SCDigest: Will Rising Wages in China Significantly Change Outsourcing Economics?
Through a special arrangement, presented here for discussion is a summary of a current
article from Supply Chain Digest.
In a recent interview, William Fung, CEO of
trading giant Li & Fung, predicted
China’s wages will increase an amazing 80 percent over the next five years,
significantly changing the cost dynamics for sending production to China. It
is also among the reasons the Chinese government is making aggressive efforts
to move the country into more complex, higher value goods that have a lower
labor costs as a percent of total costs.
"What we [China] will have for the next 30 years is inflation," Mr.
Fung told The Wall Street Journal. "A lot of Western managers have never
coped with inflation."
With its huge population and millions of people
moving into eastern cities from rural areas, China for most of the last decade
had ample supplies of workers, even as production and export levels surged.
Unionization is illegal in China, other than pseudo-unions tied to the government,
and workers rights have generally been extremely limited.
But some of that is
starting to change. Mr. Fung says that worker shortages will start to be seen
as the effects of China’s "one child" policies
meant to reduce population growth are felt. Some observers say there’s already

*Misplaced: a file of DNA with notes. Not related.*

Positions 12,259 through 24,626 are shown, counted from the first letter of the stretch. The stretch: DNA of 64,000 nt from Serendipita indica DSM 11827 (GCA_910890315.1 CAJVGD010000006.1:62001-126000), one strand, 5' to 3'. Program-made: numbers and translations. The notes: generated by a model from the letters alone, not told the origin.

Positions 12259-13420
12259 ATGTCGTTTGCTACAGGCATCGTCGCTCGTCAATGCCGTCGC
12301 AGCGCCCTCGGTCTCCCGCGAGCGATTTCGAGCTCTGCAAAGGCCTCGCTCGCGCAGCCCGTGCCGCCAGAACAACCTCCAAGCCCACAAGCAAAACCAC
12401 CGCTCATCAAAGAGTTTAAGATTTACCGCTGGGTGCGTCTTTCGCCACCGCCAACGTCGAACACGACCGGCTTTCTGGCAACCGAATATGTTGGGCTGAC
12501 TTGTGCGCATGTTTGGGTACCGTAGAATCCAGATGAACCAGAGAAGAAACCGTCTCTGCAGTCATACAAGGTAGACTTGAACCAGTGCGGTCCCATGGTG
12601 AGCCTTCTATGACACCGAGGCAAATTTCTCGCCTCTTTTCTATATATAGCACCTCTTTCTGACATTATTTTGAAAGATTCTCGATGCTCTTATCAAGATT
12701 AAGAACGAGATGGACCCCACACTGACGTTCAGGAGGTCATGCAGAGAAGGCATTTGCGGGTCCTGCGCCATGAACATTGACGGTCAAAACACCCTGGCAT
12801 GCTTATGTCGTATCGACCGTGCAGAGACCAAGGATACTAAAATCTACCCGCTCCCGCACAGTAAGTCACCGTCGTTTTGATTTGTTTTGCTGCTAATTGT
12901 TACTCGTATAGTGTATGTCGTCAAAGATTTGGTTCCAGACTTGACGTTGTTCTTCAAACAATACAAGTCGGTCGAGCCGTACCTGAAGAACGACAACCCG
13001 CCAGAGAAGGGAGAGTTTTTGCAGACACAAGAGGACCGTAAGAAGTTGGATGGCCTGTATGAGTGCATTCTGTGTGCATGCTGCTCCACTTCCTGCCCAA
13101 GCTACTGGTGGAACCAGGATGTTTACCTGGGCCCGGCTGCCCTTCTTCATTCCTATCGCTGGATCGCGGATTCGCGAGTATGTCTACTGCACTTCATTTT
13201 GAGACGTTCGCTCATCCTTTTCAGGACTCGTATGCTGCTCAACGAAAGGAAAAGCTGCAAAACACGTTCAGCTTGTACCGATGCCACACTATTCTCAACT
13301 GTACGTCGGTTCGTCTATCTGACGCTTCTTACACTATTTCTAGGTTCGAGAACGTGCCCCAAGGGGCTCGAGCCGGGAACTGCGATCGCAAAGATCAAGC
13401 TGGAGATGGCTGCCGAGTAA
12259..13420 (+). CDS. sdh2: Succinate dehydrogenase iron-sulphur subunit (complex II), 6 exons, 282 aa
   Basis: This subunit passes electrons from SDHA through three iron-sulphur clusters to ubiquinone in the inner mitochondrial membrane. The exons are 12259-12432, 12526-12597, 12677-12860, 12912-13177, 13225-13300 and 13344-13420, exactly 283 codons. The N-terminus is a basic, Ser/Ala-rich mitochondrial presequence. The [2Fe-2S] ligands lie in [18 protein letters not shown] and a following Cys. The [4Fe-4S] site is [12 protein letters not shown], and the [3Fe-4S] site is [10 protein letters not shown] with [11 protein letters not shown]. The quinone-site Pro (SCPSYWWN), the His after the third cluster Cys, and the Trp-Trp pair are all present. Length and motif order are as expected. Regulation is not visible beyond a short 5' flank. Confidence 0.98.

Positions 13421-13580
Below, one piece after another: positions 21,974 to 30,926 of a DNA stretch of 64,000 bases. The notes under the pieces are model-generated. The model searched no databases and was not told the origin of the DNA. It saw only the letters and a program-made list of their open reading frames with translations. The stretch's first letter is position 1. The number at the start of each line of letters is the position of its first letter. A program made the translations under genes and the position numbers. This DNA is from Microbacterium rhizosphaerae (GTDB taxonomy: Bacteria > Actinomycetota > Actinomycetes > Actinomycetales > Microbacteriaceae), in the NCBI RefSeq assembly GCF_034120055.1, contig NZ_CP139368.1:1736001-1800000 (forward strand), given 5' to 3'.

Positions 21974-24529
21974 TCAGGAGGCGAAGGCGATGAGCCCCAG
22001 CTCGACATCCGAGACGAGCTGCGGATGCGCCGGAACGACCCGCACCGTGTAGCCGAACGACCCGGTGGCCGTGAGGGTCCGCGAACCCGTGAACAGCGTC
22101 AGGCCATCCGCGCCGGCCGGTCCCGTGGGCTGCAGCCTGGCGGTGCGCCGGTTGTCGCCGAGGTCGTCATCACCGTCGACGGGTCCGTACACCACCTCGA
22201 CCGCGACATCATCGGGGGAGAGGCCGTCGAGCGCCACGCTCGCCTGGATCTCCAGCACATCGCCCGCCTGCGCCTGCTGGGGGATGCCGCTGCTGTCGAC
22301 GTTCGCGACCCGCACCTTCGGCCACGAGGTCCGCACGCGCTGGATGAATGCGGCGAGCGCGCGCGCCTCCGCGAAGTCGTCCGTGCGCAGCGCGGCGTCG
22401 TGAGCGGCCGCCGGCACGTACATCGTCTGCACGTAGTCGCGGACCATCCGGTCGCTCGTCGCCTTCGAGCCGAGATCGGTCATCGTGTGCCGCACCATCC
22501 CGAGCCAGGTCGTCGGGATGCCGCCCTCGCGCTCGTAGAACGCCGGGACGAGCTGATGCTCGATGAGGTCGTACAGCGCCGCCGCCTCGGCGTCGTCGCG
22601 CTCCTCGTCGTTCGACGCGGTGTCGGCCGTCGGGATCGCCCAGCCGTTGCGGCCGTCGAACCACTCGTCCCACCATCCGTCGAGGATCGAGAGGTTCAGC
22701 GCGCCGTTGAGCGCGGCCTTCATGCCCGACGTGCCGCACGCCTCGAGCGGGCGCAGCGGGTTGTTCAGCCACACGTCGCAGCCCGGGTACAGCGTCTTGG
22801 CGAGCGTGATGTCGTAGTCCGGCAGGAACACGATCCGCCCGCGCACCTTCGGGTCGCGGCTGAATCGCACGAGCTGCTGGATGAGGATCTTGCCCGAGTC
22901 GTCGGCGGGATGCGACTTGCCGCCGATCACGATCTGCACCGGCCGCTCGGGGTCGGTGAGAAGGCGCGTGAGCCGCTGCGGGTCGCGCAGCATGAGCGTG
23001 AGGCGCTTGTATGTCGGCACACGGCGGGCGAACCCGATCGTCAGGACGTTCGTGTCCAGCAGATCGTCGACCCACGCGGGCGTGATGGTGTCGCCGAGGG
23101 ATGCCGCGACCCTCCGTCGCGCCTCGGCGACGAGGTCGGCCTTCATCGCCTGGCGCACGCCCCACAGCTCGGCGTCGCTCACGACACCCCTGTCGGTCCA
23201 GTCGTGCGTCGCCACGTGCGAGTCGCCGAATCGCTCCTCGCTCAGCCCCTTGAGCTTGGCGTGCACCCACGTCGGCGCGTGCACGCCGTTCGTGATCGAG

a shortage of workers in the key 15-to-34 age demographic.
Chinese wages also
took a sharp turn upward last year. Unusual strikes and other labor actions
drove a number of companies to raise wages 20-30 percent and local provincial
governments to do the same on minimum wages.
High levels of inflation in China,
driven by economic growth and rising commodity prices, place further pressure
on the government and companies to increase wages to keep up, leading potentially
to a vicious circle other economies have faced where rising wages perpetuate
an inflationary cycle.
Finally, China’s efforts to keep the value of the Yuan
low to pump up exports in turn leads to higher prices for its imports, adding
to the pressure on inflation and wages.
The result: the wage gap between China
and other developing countries will shrink, Mr. Fung says, adding that the
damper China has put on price increases generally over the past decade is ending.
"Things will be more expensive and people will buy less," Mr.
Fung warns, saying that the West will have to adopt new consumption trends.
- Will Rising Wages in China Significantly Change Outsourcing Economics? – Supply
- China’s Rising Wages Propel U.S. Prices – The Wall Street Journal
Discussion Questions: Are Western-based vendors and retailers underestimating the fallout from rising labor costs in China? How do you see these inflationary pressures playing out?